IMF Approves $15 Million Loan to Boost Mali’s Recovery
By Milan Cuc
IMF African Department
June 10, 2013
- Interest-free emergency loan to back policies assisting economic recovery
- IMF loans help catalyze resumption of donor support of more than $4 billion
- Any setbacks to democratic transition could hit confidence, derail recovery
The IMF’s Executive Board approved June 10 a $15 million interest-free emergency loan for Mali to support the country’s policies aimed at maintaining macroeconomic stability and assisting economic recovery after a decline in 2012.
The loan is being made under the Rapid Credit Facility, the IMF’s concessional window for countries that have experienced serious economic disruptions and need rapid support.
The new loan for Mali follows another of $18 million that the IMF Board approved in January. Both loans have helped to catalyze the resumption of donor support for the post-conflict West African country totaling more than $4 billion.
In recent years, Mali has experienced one of the most serious crises in its modern history. Following a devastating drought in 2011 and resulting food insecurity that affected close to one-third of its population, the country suffered a security crisis as insurgents took control of the north in early 2012. A military coup in March 2012 further destabilized the already fragile political situation.
The security events had major humanitarian and economic consequences. In the north, about 400,000 refugees fled the fighting and about half of them found refuge in neighboring countries—Burkina Faso, Niger, Mauritania—and the other half became displaced inside Mali.
State finances under pressure
The economy slipped into recession as the deteriorating security situation prompted a sharp reduction of travel to Mali, hitting the commerce, hotel, and restaurant sectors. Government finances came under pressure, as tax revenues weakened and donors suspended budget support pending the authorities’ adoption of a clear roadmap for the return to a democratically elected government.
The compression of public investment—the first line of defense for the government to contain the budget deficit—contributed to a contraction in the construction and service sectors of the economy. Internal and external payment arrears emerged despite the government’s strenuous efforts to keep public spending in line with declining revenues.
Prospects improved in early 2013. French-led military intervention drove the rebels out of the towns in northern Mali and allowed the government to begin restoring control over the entire territory. The roadmap for organizing presidential elections next year was adopted by the transitional government of national unity and the national assembly.
The IMF loan disbursement in January, along with the government’s commitment to elections and sound policies, helped catalyze donor support. At a May 2013 donor conference in Brussels, donors pledged assistance of about $4 billion for 2013–14. This will provide a significant shot in the arm for the country in need.
The challenges facing Mali remain daunting. On the political front, the country needs to restore full government operations in the north, organize democratic elections on a tight schedule, and consolidate peace. At the same time, its government is struggling to support a nascent economic recovery and maintain economic and financial stability amid rising public expenditure pressures.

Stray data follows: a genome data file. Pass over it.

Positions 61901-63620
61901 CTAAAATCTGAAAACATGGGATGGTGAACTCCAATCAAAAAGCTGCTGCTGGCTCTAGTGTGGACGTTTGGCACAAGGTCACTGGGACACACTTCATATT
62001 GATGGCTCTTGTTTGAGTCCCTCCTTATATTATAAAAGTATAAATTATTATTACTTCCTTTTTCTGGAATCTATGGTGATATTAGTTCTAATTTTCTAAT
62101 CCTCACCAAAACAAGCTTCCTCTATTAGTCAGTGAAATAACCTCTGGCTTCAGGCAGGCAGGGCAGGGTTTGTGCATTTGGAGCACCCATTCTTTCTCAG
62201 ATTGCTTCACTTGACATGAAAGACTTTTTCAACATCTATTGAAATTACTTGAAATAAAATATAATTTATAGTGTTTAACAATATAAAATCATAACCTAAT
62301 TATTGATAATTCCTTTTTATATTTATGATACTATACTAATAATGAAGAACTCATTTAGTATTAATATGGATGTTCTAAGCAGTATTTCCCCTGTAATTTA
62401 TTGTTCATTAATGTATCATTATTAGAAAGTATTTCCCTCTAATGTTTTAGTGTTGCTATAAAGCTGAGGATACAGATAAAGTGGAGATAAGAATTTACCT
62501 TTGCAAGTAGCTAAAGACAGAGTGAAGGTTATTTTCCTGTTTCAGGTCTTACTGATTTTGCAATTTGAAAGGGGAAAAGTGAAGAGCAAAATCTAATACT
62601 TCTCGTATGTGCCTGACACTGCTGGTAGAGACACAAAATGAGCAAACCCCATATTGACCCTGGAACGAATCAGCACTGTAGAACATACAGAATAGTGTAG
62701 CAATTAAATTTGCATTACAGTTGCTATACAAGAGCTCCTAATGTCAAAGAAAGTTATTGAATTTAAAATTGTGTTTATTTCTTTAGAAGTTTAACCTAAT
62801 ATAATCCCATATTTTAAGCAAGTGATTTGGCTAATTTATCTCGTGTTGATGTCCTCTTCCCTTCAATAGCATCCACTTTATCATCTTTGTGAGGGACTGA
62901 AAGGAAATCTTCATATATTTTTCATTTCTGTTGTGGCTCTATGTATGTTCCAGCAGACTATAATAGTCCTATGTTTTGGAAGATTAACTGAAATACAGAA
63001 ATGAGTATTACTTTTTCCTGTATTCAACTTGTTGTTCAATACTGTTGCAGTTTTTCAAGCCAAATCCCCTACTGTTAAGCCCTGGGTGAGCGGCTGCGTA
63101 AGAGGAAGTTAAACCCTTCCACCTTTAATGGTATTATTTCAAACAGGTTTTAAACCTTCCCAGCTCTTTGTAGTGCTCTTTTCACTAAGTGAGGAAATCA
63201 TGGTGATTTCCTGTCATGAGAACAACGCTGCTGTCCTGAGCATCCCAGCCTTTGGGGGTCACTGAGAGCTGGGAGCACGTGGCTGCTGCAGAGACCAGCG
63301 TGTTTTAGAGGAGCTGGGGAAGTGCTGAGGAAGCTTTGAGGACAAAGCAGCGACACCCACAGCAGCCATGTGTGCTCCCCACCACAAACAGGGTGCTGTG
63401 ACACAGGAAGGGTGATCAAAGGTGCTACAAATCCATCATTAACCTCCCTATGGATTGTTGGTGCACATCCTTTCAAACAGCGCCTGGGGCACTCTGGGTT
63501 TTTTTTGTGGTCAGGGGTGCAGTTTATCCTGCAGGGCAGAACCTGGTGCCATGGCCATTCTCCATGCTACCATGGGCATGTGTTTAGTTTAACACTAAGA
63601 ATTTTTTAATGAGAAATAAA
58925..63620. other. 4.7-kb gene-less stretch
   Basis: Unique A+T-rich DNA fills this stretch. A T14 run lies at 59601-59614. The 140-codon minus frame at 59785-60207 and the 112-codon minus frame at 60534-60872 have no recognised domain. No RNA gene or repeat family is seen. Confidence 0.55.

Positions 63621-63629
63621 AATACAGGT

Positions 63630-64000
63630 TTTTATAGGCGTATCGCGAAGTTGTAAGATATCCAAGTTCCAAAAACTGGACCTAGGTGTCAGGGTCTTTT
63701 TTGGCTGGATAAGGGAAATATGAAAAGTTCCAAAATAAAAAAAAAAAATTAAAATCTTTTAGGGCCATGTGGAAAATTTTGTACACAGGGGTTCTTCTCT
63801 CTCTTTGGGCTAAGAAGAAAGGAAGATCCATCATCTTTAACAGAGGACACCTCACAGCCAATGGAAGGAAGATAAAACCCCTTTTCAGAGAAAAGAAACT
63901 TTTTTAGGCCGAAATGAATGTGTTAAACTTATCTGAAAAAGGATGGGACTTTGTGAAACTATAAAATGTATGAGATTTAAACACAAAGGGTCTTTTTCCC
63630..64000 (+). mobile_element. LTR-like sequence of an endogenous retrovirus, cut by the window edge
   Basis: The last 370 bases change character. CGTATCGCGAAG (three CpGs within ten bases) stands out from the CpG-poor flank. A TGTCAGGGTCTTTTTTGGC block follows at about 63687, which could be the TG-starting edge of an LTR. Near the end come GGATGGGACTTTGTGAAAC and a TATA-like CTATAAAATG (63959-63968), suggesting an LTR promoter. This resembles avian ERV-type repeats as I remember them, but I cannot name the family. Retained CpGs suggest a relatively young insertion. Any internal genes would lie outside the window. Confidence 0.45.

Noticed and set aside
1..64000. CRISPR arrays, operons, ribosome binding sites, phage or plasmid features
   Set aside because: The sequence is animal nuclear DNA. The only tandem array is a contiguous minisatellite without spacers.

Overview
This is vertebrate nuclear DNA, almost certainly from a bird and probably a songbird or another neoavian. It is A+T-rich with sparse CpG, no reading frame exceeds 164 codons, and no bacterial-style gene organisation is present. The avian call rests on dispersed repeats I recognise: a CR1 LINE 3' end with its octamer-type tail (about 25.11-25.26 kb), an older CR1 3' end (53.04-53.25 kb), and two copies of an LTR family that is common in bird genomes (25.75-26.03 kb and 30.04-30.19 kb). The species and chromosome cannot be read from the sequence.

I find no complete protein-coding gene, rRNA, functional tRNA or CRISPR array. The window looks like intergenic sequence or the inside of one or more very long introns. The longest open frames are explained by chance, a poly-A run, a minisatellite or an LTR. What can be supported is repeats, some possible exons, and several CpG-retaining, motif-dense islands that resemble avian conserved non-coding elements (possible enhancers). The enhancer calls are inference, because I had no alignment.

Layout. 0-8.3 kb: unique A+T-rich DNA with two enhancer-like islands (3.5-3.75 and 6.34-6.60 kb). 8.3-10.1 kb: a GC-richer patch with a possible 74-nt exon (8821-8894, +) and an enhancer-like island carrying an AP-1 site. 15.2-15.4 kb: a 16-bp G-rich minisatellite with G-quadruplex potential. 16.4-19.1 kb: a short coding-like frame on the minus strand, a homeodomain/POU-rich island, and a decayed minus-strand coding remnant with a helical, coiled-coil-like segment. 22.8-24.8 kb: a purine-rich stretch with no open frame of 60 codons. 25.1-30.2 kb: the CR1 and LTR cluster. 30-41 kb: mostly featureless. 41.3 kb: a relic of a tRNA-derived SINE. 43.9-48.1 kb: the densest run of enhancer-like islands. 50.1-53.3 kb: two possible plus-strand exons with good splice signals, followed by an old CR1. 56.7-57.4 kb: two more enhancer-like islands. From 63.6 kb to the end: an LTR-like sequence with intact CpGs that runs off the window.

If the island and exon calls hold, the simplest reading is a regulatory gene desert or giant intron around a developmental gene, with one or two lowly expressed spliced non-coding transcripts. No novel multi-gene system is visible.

Today, the economy is poised for recovery (see chart). The prospect of resumed large-scale donor support has improved confidence, while associated public spending is expected to boost the sectors affected by the security and political crisis. However, risks remain: agricultural output is subject to climatic conditions, while an increase in social tensions or setbacks on the path of democratic transition could undermine the still fragile confidence and derail the projected recovery.
Prudent fiscal policy is a stabilizing factor. Until now, fiscal restraint has helped maintain macroeconomic stability in difficult times. With the resumption of donor aid, the challenge will be one of maintaining prudent fiscal policy and ensuring effective deployment of the additional resources.
The government’s spending plans for 2013 strike the right balance between the priority of addressing the immediate security and social needs, and clearing arrears. The financing mix, which minimizes the recourse to domestic bank borrowing, should leave more space for bank lending for the private sector—important for restarting economic growth.
In the medium term, harnessing the potential for increasing growth and reducing poverty requires progress on reforms to increase fiscal space and deepen the financial sector. The full development of the vast agricultural land that can be irrigated would make growth more inclusive. This requires more investment in priority spending like road, power, and irrigation infrastructure; modernized agricultural production techniques; and education and health.
To create fiscal space for such spending
• Tax revenue needs to be increased through the reduction of tax exemptions, the elimination of energy subsidies, and the overhaul of the tax and customs administrations)
• Nonpriority spending needs to be reduced through the elimination of transfers to the loss-making state-owned electricity company, housing and development banks, and pension funds, and
• Cash flow management needs to be tightened by implementing a single treasury account.
To foster private sector investment, access to financing needs to be expanded by speeding up the resolution of banks’ nonperforming loans, reforming the land code to facilitate use of land as collateral for bank credit, and strengthening the microfinance sector.